Miss the headlines on Libya lately?
(AFP) – The United States is deploying an amphibious assault ship with about 1000 marines off the coast of Libya in case the US embassy has to be evacuated, a US defence official says. The USS Bataan was to be in the area “in a matter of days,” said the official, who spoke on condition of anonymity.
The move was described as “precautionary” in case conditions in Libya, where militia battles have plunged the country into anarchy, worsen and require the embassy’s evacuation.
The State Department said last week the embassy in Tripoli was operating normally despite an offensive launched against Islamist militias by a dissident general, Khalifa Haftar.
Meanwhile, armed men attacked the home of the country’s new prime minister, two days after he won a parliamentary vote of confidence but with opposition to his proposed government rising.
Libya’s General National Congress, or interim parliament, had elected 42-year-old businessman Ahmed Miitig as premier in a chaotic vote this month to replace Abdallah al-Thani, who had resigned for security reasons.
“There was an attack with rockets and small arms on the prime minister’s house” in Tripoli at 3am, an aide to Miitig said on condition of anonymity.
TRIPOLI, Libya — A revolt by a renegade general against Islamists who dominate Libya’s politics threatened to spiral into an outright battle for power that could fragment the North African nation as the country’s numerous armed militias on Monday started to line up behind the rival camps.
Gen. Khalifa Hifter, who lived for years in exile in the United States during the rule of autocrat Moammar Gadhafi, touts himself as a nationalist who is waging a war against terrorism to save Libya from Islamic extremists. His loyalists and allies in the past days attacked Islamist militias in the eastern city of Benghazi and on Sunday stormed the Islamist-led parliament in Tripoli.
Hifter’s opponents accuse him of seeking to grab power, acting on behalf of former regime figures in exile by orchestrating an Egyptian-style military overthrow of Islamists that would wreck already struggling attempts at democracy.
In response to the parliament attack, the Islamist-leaning head of the legislature, Nouri Abu Sahmein, ordered militias backing his camp to deploy in Tripoli on Monday to resist what he called “the attempt to wreck the path of democracy and take power.”
The pro-parliament militias are largely from Libya’s third largest city of Misrata, one of Islamists’ biggest constituencies. Footage posted online by Misrata forces showed hundreds of pickup trucks mounted with anti-aircraft guns, tanks and armoured vehicles it said were ready to move into the capital.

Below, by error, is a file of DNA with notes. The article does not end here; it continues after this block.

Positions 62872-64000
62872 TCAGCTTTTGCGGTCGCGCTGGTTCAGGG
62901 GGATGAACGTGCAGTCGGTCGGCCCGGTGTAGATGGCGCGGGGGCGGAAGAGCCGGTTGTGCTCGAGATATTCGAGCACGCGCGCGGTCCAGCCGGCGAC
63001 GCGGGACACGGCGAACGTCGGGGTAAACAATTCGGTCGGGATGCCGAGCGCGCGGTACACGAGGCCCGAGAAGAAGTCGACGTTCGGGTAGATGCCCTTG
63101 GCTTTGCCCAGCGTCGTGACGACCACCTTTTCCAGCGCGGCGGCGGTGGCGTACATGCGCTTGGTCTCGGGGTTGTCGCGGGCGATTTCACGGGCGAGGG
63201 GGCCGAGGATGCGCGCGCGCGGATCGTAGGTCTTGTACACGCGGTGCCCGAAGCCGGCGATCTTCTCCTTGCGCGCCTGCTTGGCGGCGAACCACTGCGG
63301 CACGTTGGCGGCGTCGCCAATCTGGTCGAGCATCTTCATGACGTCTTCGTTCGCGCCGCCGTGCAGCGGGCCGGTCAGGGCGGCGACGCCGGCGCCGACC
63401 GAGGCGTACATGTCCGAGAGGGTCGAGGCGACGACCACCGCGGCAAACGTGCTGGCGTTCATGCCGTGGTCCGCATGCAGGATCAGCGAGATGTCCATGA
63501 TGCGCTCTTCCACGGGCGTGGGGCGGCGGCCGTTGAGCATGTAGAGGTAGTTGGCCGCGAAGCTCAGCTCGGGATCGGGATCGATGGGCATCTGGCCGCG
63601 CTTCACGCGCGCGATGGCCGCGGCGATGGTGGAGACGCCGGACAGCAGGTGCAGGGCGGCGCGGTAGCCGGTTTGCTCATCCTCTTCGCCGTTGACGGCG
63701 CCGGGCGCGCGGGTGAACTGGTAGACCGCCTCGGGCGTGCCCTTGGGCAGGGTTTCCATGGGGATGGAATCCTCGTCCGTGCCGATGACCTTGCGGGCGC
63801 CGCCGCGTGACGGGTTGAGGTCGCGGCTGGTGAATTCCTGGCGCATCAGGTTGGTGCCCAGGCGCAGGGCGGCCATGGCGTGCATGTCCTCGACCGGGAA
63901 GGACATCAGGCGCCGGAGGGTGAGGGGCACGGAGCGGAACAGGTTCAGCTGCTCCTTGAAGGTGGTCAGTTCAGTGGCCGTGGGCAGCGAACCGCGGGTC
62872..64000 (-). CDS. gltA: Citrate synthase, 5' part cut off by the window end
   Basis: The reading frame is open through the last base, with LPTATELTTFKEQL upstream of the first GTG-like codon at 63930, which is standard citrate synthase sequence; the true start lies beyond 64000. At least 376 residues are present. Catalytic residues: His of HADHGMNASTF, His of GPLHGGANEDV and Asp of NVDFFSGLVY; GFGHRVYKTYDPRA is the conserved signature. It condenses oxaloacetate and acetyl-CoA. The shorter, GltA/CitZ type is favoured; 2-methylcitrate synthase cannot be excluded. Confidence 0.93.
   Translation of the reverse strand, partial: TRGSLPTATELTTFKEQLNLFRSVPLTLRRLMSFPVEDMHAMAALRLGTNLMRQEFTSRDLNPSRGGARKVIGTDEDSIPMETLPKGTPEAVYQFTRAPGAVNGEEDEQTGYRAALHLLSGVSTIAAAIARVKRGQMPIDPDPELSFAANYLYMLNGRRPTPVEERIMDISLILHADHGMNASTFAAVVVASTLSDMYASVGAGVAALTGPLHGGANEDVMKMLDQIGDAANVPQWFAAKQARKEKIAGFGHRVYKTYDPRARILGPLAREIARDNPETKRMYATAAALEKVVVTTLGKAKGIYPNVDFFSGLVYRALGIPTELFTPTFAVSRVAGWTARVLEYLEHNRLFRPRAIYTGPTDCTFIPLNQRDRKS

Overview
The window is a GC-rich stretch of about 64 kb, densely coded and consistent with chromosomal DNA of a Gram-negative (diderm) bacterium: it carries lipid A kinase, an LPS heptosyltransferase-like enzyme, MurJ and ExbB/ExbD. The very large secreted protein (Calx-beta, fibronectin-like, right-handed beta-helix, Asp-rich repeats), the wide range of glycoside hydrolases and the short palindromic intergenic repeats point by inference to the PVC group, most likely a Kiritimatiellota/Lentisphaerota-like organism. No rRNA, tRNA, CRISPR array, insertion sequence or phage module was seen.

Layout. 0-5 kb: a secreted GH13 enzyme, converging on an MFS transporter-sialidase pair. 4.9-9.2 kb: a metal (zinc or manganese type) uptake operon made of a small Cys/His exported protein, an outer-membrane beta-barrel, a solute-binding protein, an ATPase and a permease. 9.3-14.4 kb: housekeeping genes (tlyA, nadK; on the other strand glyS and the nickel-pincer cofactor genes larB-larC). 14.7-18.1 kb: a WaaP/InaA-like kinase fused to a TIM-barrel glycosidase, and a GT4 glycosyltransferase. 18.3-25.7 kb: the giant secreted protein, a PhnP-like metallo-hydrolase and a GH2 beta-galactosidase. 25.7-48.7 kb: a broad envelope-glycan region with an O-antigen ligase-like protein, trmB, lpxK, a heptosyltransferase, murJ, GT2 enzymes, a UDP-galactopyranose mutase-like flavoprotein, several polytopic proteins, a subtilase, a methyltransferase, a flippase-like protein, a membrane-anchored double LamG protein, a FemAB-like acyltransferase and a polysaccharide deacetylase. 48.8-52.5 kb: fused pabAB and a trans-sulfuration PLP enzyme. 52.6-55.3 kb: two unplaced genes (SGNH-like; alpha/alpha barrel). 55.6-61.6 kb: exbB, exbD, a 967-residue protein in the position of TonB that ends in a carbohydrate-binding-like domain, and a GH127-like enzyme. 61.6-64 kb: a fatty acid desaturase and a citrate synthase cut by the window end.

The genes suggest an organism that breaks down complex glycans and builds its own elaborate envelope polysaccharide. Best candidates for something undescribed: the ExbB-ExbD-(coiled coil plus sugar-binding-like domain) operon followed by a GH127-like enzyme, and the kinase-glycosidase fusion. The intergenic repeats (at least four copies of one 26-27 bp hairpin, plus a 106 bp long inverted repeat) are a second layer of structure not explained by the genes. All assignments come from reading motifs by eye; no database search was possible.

Hifter also draws strong backing in the eastern part of the country, especially Benghazi, where many demand autonomy from the central government and where anger at Islamists is high. Suspected extremist militias have been killing military and police officials, judges, activists and clerics in the city almost daily for months.
In Benghazi, a lawyer prominent in the city said there is general public backing there for Hifter because he is seen as a figure who “can rescue them from terrorism.” But the lawyer said he personally worries that after defeating Islamists, Hifter would become a new Gadhafi.
(RT) – The State Department said last week that its embassy in Tripoli was operating as usual despite offensives launched by a dissident general, Khalifa Haftar, against the Libyan parliament and Islamist factions.
Meanwhile, Mohamed Zahawi, the head of Libya’s Ansar Al-Sharia militant group in Benghazi, warned against any US interference in the nation’s ongoing tumult. Zahawi accused the US government of backing General Haftar, a “new Gaddafi,” and an “agent of American intelligence.”
“We remind America, if they intervene, of their defeats in Afghanistan, Iraq and Somalia, because they would face in Libya something much worse,” he said in a statement on Tuesday. “It was America who urged Haftar to turn the country towards war and bloodshed.”
The State Department has denied any role in Haftar’s recent offensives despite accusations that the US is encouraging the senior military official. Haftar previously spent decades in the US before returning to Libya in 2011 to join rebels fighting the regime of then-president Muammar Gaddafi.